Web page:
In the martial arts world we often tout the practice of forms (poomsae, kata, etc) as a means to hone techniques for self-defense and fighting. But have we ever thought about reversing the practice? How can we use our striking, kicking, and sparring practice to power up our poomsae game?

I’ve been taking LesMills Body Combat classes at my gym for over a year. They’re fun, mindlessly relaxing, and have been a great boost to my cardiovascular health. Since the routines are so repetitive I have plenty of time to sharpen my punches and kicks and play around with speed and placement.

Usually I’m thinking about sparring as I tweak my moves during Body Combat class. Yesterday, however, as I was doing an upward elbow strike (because it was “Muay Thai time,” y’all!) I thought, “Hey, that’s that thing from Pyongwon!”  

This thing

Pyongwon is a form typically learned at third Dan and was one, along with the elusive No Pae, that I talked my former Master into teaching me before he took another job. It’s compact, punchy, and strong. At the beginning and the end of the form there is a strong upward elbow strike that takes control, power, and core strength (as does the rest of the form). It’s fun to do, and as I realized at the gym, something I could practice over and over.

Last week my current Master and I talked about my goals around practicing advanced black belt forms. I don’t want to compete. I want to test for third Dan, and ultimately I just want to enjoy practicing and improving my forms. Her immediate feedback was to work on precision and power. The forms need to look crisp and strong.

I’ll let the forms apologists continue arguing the case for the existence of forms in martial arts. I’m squarely on that side and am not here to debate that argument today. I just want to make some observations and give some tips to people who like practicing forms or at least have to because that’s their marital arts school’s policy. Hopefully we can make it fun and interesting.

Sometimes people seem disconnected when they’re practicing forms. They’re just going through motions that can end up looking sloppy and ill-paced. There’s no intention behind the movement or follow-through and flow. It seems like they forget that the same blocks and punches and kicks they’re half-heartedly slinging through the air as if they were the most dreadfully boring things in the world are the same ones they use to hit pads, boards, and other people, which is quite fun.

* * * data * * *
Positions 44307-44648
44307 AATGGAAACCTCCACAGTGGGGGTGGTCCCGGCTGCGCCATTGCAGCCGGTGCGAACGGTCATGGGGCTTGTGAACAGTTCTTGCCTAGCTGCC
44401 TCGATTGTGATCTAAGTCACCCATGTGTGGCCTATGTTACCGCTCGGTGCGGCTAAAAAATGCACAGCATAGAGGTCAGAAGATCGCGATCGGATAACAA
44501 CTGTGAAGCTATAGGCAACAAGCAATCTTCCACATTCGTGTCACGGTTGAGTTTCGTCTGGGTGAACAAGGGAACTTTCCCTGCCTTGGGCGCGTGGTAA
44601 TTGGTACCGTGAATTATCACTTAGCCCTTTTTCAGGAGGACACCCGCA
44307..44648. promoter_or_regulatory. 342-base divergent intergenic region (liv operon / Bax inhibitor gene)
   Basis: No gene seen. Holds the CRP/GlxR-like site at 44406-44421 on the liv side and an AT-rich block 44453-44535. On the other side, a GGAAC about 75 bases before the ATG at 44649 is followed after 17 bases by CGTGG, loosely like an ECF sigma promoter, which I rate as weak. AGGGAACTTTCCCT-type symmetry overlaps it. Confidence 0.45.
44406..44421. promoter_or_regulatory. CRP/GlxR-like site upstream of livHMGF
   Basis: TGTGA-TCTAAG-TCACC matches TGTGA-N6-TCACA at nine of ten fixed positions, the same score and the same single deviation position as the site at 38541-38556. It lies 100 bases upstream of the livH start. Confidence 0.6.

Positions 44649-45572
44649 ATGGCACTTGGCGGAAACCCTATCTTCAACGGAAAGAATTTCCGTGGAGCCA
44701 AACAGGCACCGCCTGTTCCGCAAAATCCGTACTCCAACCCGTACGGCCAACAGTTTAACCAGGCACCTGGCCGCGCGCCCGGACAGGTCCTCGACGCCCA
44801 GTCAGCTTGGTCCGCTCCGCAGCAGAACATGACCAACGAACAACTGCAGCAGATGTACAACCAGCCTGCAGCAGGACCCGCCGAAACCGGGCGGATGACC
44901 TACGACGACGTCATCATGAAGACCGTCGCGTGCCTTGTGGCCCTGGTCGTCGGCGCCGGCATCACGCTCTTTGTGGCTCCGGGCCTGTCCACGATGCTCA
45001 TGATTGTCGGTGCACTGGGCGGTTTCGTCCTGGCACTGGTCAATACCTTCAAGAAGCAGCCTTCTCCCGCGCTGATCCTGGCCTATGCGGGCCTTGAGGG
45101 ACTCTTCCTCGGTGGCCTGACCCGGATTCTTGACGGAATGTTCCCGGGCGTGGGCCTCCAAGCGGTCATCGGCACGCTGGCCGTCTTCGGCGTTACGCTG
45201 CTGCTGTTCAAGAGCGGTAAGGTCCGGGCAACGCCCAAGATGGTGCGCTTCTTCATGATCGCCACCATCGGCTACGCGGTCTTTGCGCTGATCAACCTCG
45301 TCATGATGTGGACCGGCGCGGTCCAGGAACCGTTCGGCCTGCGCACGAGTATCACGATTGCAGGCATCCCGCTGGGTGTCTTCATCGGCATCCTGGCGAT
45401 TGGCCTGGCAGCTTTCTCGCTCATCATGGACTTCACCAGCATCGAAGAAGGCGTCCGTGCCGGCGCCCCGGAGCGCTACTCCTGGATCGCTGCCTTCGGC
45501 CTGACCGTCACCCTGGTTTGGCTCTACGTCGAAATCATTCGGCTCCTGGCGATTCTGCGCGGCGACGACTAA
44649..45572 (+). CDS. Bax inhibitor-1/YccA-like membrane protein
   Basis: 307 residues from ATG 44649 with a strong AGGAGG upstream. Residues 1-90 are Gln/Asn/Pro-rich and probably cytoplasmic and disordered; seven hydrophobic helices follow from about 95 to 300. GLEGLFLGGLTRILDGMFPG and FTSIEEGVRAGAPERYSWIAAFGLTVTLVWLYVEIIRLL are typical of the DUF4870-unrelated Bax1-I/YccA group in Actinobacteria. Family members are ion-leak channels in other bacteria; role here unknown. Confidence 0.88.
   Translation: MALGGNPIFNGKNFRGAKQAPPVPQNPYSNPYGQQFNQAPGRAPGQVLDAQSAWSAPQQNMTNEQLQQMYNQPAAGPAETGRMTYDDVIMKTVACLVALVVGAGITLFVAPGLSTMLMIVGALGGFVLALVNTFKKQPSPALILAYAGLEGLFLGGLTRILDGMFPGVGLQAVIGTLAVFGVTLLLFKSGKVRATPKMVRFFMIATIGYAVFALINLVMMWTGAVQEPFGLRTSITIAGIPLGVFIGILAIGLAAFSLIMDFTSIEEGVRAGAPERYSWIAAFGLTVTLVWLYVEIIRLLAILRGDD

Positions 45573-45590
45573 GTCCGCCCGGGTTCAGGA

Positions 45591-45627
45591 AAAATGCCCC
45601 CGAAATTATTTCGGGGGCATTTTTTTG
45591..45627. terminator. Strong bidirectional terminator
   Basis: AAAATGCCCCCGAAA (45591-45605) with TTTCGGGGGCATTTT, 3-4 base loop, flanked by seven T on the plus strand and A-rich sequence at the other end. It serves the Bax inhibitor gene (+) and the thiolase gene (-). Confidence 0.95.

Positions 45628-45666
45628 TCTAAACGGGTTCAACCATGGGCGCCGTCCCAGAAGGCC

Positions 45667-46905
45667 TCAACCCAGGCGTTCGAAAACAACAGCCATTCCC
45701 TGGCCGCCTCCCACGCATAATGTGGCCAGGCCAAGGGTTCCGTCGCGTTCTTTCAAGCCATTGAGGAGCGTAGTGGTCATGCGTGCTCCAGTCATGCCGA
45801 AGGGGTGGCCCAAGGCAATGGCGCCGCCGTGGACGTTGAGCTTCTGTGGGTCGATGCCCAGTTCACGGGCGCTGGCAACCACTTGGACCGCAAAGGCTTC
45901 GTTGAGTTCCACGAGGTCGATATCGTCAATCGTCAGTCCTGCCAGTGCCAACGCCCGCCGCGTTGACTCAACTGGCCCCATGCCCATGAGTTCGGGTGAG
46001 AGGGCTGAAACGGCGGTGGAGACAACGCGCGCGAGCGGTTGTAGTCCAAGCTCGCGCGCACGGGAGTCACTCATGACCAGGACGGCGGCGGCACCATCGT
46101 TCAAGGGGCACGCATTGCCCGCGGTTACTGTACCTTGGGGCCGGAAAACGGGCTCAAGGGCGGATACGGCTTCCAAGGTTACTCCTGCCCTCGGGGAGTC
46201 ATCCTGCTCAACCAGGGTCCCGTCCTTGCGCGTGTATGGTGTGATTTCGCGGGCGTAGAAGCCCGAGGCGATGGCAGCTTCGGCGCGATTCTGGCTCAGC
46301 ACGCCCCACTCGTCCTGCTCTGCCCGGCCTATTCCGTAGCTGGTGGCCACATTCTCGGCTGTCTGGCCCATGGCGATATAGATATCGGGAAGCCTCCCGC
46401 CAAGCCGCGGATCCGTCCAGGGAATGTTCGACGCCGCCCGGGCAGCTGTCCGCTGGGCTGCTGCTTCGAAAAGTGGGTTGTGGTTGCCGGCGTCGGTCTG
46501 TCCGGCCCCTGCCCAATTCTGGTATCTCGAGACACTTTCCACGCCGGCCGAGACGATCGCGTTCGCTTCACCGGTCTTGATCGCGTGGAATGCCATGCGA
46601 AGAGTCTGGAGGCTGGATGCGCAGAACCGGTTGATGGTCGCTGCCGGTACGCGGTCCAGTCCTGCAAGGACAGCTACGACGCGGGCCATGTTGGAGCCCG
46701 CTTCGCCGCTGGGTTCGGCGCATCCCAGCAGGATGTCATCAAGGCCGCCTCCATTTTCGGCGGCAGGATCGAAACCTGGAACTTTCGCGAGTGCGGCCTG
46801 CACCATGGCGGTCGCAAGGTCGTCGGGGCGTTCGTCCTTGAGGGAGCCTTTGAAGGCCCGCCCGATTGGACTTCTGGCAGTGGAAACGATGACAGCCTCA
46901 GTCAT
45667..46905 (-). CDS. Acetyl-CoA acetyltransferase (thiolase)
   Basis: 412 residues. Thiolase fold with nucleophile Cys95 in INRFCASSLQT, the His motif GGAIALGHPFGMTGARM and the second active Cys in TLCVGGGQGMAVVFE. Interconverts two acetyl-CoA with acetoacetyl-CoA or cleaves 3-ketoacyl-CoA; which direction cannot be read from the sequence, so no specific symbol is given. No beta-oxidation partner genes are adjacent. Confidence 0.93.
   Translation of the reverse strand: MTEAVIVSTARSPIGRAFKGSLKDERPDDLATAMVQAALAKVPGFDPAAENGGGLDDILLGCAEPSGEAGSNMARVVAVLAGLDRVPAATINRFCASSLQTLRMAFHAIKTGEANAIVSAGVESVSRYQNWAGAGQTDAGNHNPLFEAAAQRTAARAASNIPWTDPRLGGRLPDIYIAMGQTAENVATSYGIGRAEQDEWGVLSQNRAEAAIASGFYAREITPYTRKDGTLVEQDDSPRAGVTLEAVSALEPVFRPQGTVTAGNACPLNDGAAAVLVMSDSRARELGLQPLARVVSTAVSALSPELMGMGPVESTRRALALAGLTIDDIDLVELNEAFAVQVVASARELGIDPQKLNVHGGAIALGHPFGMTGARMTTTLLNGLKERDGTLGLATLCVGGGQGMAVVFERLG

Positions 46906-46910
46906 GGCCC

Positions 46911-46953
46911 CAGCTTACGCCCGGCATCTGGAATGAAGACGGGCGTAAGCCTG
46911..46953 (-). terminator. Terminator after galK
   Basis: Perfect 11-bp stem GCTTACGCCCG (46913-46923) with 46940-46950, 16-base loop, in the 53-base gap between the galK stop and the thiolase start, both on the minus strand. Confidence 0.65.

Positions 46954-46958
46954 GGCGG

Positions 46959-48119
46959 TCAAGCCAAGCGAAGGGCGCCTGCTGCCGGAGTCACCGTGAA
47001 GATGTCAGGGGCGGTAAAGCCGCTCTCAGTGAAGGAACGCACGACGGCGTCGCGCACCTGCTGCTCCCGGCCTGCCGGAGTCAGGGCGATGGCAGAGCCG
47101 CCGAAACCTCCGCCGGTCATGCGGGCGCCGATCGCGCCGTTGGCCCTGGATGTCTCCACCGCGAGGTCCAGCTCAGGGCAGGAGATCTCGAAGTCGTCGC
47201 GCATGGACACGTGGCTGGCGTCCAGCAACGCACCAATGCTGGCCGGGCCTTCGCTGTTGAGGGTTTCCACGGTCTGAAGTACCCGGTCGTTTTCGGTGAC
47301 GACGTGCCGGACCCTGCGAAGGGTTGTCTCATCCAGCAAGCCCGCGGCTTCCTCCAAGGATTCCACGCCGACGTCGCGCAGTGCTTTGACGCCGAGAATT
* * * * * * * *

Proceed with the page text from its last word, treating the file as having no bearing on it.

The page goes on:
I have often reminded my students that when they are doing a block, strike, or kick in a form THEY. ARE. HITTING. SOMEONE. I’ve never thought about making that connection back to forms when working on other drills. Maybe we instructors should reverse the lesson once in a while and remind our students as we are kicking targets or sparring that movement translates directly into forms.

During the rest of the Body Combat class I thought about things I could practice that would help make my poomsae stronger and more precise, as directed by my Master. These are things we do during kicking practice and sparring that can directly influence how we practice forms.

This might be especially helpful for students who happen to like forms and dread things like sparring or wearing themselves out with kicks. It could also be helpful for students who compete in forms and don’t spend much time working on other aspects of their martial art. We can help them work harder in something they don’t like as much (e.g., sparring) to improve the forms they love to practice. Everything in martial arts is connected, and everything supports each other.

Here are a few things I found myself thinking about as I continued my Body Combat class:
-Chambering and re-chambering
-Core strength
-Breath control
-Focus (both mental and literal, making sure my eyes are pointing in the direction of my block or strike)
-Proper technical execution

Those elements are crucial to a strong, precise, and well-paced form. You don’t have to take a Body Combat class at the gym. All you need to do is take a martial arts class with your intentions in mind. Continue to think about your fighting technique as you practice forms, and now do the reverse. Everything is connected and in service to each other.


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